An ultra-violent Islamist group has expelled moderate rebels from Syria's eastern city of Deir Ezzor, according to a Syrian opposition-aligned watchdog.

Militants from the Islamic State have strengthened their hold on the eastern oil-rich province of Deir Ezzor, which borders Iraqi territory they also control.

While Deir Ezzor remains peripheral to the Syrian conflict, its oil resources make it a valuable prize for rebel groups that have competed for control over the past year.

The Islamic State, formerly known as Isis (Islamic State of Iraq and the Levant,) recently captured Syria's largest oilfield, al-Omar. The group now controls all of Syria's major oilfields and the rebel-held half of Deir Ezzor.

The Islamic State, which recently declared the establishment of an Islamic caliphate spanning Syria and Iraq, has proliferated in eastern Syria at the expense of other rebel groups including the al-Qaeda linked Jabhat al-Nusra.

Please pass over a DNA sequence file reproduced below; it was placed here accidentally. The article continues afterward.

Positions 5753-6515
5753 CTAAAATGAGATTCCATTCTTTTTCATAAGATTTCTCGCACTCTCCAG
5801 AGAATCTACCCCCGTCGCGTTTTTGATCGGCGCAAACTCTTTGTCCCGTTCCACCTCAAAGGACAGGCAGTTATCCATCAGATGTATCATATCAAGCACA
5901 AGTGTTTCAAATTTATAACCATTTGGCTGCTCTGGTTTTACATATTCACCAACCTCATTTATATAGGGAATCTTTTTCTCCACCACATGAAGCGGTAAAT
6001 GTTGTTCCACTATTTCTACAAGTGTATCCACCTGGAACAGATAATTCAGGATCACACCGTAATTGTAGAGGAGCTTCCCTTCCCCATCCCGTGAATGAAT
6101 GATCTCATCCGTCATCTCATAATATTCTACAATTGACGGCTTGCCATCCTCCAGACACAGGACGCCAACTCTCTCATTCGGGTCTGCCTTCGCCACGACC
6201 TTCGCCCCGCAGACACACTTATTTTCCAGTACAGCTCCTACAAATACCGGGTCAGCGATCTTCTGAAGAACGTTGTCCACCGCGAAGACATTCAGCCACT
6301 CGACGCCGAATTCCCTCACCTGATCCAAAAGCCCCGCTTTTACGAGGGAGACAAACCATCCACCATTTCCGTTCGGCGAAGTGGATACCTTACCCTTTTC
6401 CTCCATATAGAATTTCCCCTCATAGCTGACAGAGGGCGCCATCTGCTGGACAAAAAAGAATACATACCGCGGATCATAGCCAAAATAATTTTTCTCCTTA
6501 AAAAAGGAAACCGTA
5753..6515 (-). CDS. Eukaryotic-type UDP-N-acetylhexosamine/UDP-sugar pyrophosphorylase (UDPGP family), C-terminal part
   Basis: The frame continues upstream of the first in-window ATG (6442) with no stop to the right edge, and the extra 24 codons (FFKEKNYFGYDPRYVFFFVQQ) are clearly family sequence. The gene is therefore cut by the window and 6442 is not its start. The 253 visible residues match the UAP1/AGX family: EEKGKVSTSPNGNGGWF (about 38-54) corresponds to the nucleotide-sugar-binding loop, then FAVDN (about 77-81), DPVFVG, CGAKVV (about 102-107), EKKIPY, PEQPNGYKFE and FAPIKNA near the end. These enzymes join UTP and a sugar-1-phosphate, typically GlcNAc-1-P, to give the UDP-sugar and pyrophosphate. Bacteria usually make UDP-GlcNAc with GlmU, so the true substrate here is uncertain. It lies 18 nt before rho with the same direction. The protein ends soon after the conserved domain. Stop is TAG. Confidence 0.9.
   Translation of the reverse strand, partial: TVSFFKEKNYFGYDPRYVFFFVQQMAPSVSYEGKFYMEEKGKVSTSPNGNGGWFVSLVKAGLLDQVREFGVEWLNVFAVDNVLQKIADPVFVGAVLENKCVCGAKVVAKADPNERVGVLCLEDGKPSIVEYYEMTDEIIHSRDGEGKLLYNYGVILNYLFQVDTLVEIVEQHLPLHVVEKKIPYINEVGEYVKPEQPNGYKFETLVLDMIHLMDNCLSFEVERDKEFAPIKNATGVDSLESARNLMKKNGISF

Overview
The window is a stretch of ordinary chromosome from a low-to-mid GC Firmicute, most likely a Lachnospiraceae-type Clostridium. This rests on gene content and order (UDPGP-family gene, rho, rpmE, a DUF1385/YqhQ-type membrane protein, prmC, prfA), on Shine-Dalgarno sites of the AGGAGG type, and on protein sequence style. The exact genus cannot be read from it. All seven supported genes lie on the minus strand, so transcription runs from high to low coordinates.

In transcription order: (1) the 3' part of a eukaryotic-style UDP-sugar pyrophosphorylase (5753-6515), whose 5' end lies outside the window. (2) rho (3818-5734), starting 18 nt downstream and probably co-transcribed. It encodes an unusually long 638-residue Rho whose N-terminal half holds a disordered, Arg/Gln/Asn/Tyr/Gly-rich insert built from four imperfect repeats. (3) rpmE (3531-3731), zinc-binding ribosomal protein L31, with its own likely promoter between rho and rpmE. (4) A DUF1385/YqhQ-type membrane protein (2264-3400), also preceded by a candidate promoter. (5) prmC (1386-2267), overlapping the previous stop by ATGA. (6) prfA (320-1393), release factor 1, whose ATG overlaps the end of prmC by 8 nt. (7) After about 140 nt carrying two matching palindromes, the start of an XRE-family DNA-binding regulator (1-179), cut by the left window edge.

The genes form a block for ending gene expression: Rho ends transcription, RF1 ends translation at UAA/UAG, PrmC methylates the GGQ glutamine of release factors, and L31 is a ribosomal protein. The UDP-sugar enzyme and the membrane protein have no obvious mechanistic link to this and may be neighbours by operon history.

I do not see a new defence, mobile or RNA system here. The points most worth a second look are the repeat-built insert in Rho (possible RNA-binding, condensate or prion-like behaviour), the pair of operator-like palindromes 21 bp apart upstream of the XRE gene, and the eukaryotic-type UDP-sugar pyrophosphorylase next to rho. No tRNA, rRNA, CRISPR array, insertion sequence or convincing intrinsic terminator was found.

The hardliners expelled dozens of rebels from Deir Ezzor city, according to the rebel-aligned Syrian Observatory for Human Rights.

"The Islamic State is now in control of the entire Deir al-Zor province apart from a few areas and the military airport that the government is in control of," Observatory director Rami Abdurrahman said.

The majority of rebels either fled or pledged allegiance to the militants, while government forces are still in control of around half of the city.

Since the hardliners declared the establishment of an Islamic caliphate, some moderate rebels aligned with the Free Syrian Army have fled northern Syria to areas close to the Jordanian and Lebanese borders.

The influx of weapons from Iraq, where the extremists captured government arms, has empowered the militants, a spokesman for the rebels told AFP news agency.

"Isis has no shortage of weapons, ammunition or fighters, and the battle became totally asymmetrical, especially after its advance on Mosul and its capture of heavy weapons," rebel spokesman Omar Abu Leyla said, as quoted by AFP.